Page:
Pastworld: Great ideas, shallow characters

fantasy book reviews science fiction book reviewsfantasy book reviews Ian Beck PastworldPastworld by Ian Beck

Pastworld is a theme park that is run by the Buckland Corporation. It is a complete authentic reproduction of 17th century London. Everything is authentic: the dress, the lack of electricity, even the 17th century laws. Everyone who visits Pastworld has to be authentic as well, right down to the luggage they carry and the toiletries they use.

But despite the fact that Pastworld has a few electronic security measures, crime runs rampant within the park. Underground “unofficials” beg and steal from the “gawkers” or visitors to the park, and sometimes do worse than just steal. There is a notorious criminal that is terrorizing the park. He’s known only as the “Fantom” and he murders his victims before removing their organs and heads to terrorize the city. But the Fantom has more in mind than just causing some discomfort to the park gawkers. He’s looking for someone. A young girl who has no idea she’s living in a theme park, someone who can help him carry out his evil plot…

To start off with, I liked the general theme of Pastworld. It sort of reminded me of a cross between “The Truman Show,” Charles Dickens, and a Sherlock Holmes mystery. I thought Ian Beck had a lot of good ideas going for Pastworld.

fantasy book reviews science fiction book reviewsHowever, I just could not get into Pastworld. First off, I felt that it was overly violent for a YA audience. I get blood, that’s fine, but dismembering, decapitations, and removing organs? Really? I got the idea with the murders; I felt the extra embellishments of violence were unneeded to make the point.

I also felt zero connection to the characters. I found it annoying that the character of Eve, someone who was central to the entire plot of the book, was only written about in diary format. Pastworld kept skipping from third person to first person and it distracted from the plot as opposed to adding to it. I just felt that the characters were sort of glossed over in an attempt to further the plot. I didn’t feel like any of them had any depth and because of that, I really stopped caring.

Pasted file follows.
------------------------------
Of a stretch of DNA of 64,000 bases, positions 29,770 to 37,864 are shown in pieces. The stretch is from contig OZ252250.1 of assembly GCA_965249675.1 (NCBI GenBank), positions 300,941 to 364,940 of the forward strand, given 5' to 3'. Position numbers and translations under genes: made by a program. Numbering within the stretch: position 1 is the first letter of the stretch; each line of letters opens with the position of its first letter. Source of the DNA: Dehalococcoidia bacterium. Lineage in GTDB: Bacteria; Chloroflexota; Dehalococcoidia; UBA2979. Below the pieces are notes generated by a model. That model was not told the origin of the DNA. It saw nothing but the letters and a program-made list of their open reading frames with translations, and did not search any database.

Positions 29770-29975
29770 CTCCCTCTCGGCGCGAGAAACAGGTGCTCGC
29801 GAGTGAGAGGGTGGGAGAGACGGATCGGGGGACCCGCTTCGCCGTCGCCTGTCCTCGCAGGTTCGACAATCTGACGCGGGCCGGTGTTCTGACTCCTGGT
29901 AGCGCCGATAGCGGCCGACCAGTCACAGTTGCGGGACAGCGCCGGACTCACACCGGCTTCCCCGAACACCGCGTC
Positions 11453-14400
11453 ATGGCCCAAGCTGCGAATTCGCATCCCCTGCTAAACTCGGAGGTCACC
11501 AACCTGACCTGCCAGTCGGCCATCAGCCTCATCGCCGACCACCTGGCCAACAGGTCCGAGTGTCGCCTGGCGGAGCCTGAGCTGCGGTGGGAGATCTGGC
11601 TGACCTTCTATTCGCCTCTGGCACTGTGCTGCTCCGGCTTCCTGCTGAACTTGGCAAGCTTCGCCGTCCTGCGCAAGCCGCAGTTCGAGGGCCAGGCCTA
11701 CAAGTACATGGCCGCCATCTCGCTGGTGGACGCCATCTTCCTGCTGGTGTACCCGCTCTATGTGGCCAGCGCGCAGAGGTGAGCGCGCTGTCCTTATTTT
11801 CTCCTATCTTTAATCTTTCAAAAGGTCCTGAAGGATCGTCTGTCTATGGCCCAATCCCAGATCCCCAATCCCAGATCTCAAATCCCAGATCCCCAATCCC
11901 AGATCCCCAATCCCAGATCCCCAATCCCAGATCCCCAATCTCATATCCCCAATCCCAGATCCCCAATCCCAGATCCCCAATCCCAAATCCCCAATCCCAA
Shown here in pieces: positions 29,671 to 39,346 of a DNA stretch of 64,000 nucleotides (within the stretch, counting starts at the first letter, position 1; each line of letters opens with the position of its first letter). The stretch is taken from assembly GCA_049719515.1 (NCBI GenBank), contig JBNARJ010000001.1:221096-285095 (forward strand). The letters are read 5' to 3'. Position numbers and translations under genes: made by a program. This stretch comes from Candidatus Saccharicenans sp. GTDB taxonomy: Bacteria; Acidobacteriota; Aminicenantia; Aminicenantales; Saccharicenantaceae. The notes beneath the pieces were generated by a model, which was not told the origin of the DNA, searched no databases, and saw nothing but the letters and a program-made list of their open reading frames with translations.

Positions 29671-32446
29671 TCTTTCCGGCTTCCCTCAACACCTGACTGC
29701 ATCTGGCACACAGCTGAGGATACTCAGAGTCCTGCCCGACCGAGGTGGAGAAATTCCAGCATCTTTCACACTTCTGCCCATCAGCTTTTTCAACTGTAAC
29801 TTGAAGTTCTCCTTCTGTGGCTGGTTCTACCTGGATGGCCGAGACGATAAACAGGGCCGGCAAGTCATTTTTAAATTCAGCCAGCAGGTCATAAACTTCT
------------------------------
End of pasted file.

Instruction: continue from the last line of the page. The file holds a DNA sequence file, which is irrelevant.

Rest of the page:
Overall, I found Pastworld to be pretty disappointing. It’s a shame really, because Ian Beck had a really great and original idea that unfortunately just didn’t come to fruition for me.

Pastworld — (2009) Publisher: What if all of London were really an amusement park — a whole city returned to Victorian times to entertain visitors from the twenty-first century? That’s the wildly original premise of Ian Beck’s Pastworld, a high-stakes mystery set in a simulated past. Eve is a lifelong resident of Pastworld who doesn’t know she’s living in a theme park until a mysterious threat forces her to leave home. Caleb is a visiting tourist who finds the lawlessness of the past thrilling — until he suddenly becomes a fugitive from an antiquated justice system. And in the midst of it all, in the thick London fog adark and deadly figure prowls, claiming victim after victim. He’s the Fantom, a creature both of the past and of the present, in whose dark purpose Caleb and Eve will find their destinies combined. Page-turning, complex, and haunting, Pastworld masterfully exposes the human experience of the past, of violence, of technology, and of entertainment.

fantasy and science fiction book reviewsJulie Waineo, one of our earliest guest reviewers, earned an MBA at Bowling Green State University. She also holds a Bachelor of Arts in International Studies with a minor in French. Now living in Virginia with her husband and dog, Julie is an avid reader of not only fantasy, but historical fiction, the occasional “chick lit,” and children’s literature.


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